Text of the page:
This presentation features Chicago Elevated train scenes, and includes 8mm film and a slideshow. The Evanston Line (with poles) and the Skokie Swift (with overhead) are covered, along with scenes in the Loop, the dedication of the Kennedy Rapid Transit, the North-South Line, and and other areas.

Comments

    • sabrina brown
      sabrina brown

      I remember riding the green and white cars back in the early 1970’s as a child, my great Aunt lived on 51st and Calumet and we would catch the train over by 51st on Garfield. Also the trains back then didn’t have air conditioner, you had to open the window.

      about 22 days ago
    • tassiebaz
      tassiebaz In reply to sabrina brown

      Hi Sabrina, Thanks for watching and for your comment. I hope the presentation brought back some good memories or you. Regards, tassiebaz.

      about 21 day ago
    • dj197475
      dj197475

      Many of the scenes here show the L using the former Chicago, North Shore and Milwaukee interurban trackage, especially the Skokie Swift.

      about 2 months ago
    • tassiebaz
      tassiebaz In reply to dj197475

      Hi dj197475, Thanks for watching and for that interesting bit of information you provided. Unfortunately the North Shore had already stopped running when I was in Chicago. I did get to see, ride, and photograph the Electroliners in Philadelphia, which are in a separate presentation of mine: "Norristown High Speed Line-The P&W" at https://youtu.be/jk1PVTYbDmY

      Regards, tassiebaz.

      about 2 months ago
    • Linda Rico
      Linda Rico

      HEY WHERES THE PINK LINE THE BEST LINE

      about 5 months ago
    • tassiebaz
      tassiebaz In reply to Linda Rico

      Hi Linda, Thanks for watching and for your comment. This presentation is from the 1960s and 1970s. The Pink Line did not start operating until 2006. Regards, tassiebaz.

      about 5 months ago
    • Taurus- Astrobike
      Taurus- Astrobike

      Awesome video AS 🇺🇸 Usual 👍👍Thankyou SO much FOR Sharing ✌

      about 6 months ago
    • tassiebaz
      tassiebaz In reply to Taurus- Astrobike

      Hi Taurus-Astrobike, Thanks for watching and for taking the time to comment. I'm glad you enjoyed the presentation. When the photography was done almost 50 years ago, I never imagined I'd be sharing the results like this, but I am glad that I am able to.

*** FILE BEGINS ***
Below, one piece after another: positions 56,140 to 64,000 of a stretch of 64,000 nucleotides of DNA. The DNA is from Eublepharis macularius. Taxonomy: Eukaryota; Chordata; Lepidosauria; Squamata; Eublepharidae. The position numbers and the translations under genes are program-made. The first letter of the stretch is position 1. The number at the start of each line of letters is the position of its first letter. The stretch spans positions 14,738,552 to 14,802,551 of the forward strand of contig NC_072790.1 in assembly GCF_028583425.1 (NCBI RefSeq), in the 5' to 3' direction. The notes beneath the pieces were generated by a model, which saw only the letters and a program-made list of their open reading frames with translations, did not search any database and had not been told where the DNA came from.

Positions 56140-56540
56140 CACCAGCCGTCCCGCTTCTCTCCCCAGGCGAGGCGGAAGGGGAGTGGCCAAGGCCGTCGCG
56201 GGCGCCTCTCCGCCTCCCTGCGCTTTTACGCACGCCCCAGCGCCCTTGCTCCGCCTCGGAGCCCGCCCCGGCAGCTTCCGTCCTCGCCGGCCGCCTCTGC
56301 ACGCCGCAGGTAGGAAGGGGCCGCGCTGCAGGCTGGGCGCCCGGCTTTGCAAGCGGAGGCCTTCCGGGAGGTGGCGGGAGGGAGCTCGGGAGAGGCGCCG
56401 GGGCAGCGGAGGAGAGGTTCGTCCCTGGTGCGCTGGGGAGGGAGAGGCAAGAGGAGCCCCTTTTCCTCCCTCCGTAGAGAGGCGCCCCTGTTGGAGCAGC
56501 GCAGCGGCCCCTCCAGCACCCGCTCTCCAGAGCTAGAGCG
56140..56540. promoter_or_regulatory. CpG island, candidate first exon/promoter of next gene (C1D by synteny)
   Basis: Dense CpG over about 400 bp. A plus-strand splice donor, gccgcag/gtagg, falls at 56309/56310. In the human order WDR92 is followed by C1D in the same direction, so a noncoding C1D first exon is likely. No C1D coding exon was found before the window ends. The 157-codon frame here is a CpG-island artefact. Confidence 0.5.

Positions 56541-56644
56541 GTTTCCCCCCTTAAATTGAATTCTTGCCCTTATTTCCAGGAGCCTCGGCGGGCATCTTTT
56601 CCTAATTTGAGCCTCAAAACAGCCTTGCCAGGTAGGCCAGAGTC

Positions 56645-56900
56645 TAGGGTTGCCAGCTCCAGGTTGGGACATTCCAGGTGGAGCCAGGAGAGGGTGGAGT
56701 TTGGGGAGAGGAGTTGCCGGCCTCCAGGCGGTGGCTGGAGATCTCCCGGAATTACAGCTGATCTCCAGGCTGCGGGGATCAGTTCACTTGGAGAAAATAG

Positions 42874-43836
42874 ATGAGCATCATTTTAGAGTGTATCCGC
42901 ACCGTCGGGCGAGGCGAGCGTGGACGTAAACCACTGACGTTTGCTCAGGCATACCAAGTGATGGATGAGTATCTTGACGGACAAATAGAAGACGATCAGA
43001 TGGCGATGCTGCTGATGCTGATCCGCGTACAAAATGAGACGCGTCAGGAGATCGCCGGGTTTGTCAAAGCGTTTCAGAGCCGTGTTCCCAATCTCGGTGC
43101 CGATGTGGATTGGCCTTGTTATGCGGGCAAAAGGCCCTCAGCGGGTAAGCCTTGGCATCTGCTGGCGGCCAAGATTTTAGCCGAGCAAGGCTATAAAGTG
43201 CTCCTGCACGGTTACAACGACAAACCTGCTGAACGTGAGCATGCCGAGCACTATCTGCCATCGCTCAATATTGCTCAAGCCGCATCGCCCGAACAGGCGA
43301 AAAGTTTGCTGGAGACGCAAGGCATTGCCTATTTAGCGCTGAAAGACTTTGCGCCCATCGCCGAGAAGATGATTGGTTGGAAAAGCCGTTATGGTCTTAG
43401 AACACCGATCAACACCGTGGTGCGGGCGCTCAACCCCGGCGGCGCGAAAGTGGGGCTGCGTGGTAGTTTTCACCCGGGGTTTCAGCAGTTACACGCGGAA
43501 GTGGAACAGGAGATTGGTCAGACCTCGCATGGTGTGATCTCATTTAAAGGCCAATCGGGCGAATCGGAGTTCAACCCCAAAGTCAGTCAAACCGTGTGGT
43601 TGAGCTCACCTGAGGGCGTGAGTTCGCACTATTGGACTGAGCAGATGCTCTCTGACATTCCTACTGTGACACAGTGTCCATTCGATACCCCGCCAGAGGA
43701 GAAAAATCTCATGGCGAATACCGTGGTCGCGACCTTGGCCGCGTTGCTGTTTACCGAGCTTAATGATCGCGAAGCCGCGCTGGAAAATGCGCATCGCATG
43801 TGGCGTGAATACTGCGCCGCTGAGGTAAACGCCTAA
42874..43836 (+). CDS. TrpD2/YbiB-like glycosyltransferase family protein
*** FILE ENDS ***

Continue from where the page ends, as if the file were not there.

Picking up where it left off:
Regards, tassiebaz

      about 6 months ago
    • Sekai Daniels
      Sekai Daniels

      Man its a trip getting old still remember, those green and white trains.

      about 7 months ago
    • Michael S
      Michael S In reply to Sekai Daniels

      The green limousine

      about 10 days ago
    • fnihp30
      fnihp30 In reply to Sekai Daniels

      Sekai Daniels I’m 40 years old and I definitely remember the green and white trains.

      about 7 months ago
    • BADGUY 1
      BADGUY 1

      I remember taking the "old" (1900's looking) CTA cars in 1963. They usually put them on the line during rush hour to supplement the newer cars. I remember the old doors that reminded me of doors on a "cattle car".

      about 10 months ago
    • RetiredGuy Adventures
      RetiredGuy Adventures

      I used to ride the "L" back in 69/70 when I was stationed at Great Lakes Naval Training Center. Sailors were so broke back then riding the "L" was cheap and fun. If you saw a neighborhood that looked interesting you could just jump off and explorer then get back on.

      about 1 year ago
    • Sekai Daniels
      Sekai Daniels In reply to RetiredGuy Adventures

      RetiredGuy Adventures man injoyed the brown line blue and redline to deff.

      about 7 months ago
    • parkman35
      parkman35

      I remember many years ago riding on the Evanston Express and it stopping a few miles north of Howard St so the motorman could put up the trolley as it left third rail power...

      about 1 year ago
    • fnihp30
      fnihp30 In reply to parkman35

      parkman35 That sounds like a real inconvenience.

      about 7 months ago
    • Sekai Daniels
      Sekai Daniels In reply to parkman35

      parkman35 man the 2005 baby's don't know what they missed.

      about 7 months ago
    • tassiebaz
      tassiebaz In reply to parkman35

      Hi parkman35, That was many years ago!!. The use of overhead wires on the line was discontinued in 1973. Regards, tassiebaz.

      about 1 year ago
    • phoebecatgirl
      phoebecatgirl

      Thanks for providing this - I rode from Linden (Wilmette) to downtown many, many times, both for school and shopping/museum visiting. Many good trips, and friendly Leo at the Wilmette stop - though disliked by a lot of adolescents, he was a very kind fellow!

      about 1 year ago
    • tassiebaz
      tassiebaz In reply to phoebecatgirl

      Hi phoebecatgirl, Thanks for watching and for your comment. I'm glad you enjoyed the presentation. Regards, tassiebaz.

      about 1 year ago
    • Robbi496
      Robbi496

      the 4000's and 6000's were built like tanks and lasted for what seemed like forever?

      about 1 year ago
    • DWCSM
      DWCSM In reply to Robbi496

      They lasted 40 - 50 years. Top quality manufacturing!

      about 10 months ago
    • MICHAEL GLASS
      MICHAEL GLASS

      Loooooooove your video.

      about 1 year ago
    • tassiebaz